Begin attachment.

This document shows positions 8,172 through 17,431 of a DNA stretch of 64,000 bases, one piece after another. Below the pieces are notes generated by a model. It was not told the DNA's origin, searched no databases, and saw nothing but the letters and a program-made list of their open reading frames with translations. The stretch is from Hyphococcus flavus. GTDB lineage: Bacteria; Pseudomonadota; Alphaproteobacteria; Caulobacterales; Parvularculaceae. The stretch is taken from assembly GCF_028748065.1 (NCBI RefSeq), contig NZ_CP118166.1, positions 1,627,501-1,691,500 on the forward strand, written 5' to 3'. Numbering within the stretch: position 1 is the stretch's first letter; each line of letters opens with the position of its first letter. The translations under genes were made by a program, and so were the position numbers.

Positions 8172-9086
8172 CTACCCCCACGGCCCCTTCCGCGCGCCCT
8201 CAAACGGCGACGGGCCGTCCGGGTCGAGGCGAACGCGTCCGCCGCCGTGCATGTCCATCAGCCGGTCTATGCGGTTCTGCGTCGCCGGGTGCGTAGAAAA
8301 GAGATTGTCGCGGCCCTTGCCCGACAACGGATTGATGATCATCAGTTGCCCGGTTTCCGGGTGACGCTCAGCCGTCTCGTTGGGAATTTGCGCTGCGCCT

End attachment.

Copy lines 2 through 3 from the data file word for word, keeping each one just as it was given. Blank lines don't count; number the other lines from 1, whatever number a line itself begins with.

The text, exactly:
Positions 8172-9086
8172 CTACCCCCACGGCCCCTTCCGCGCGCCCT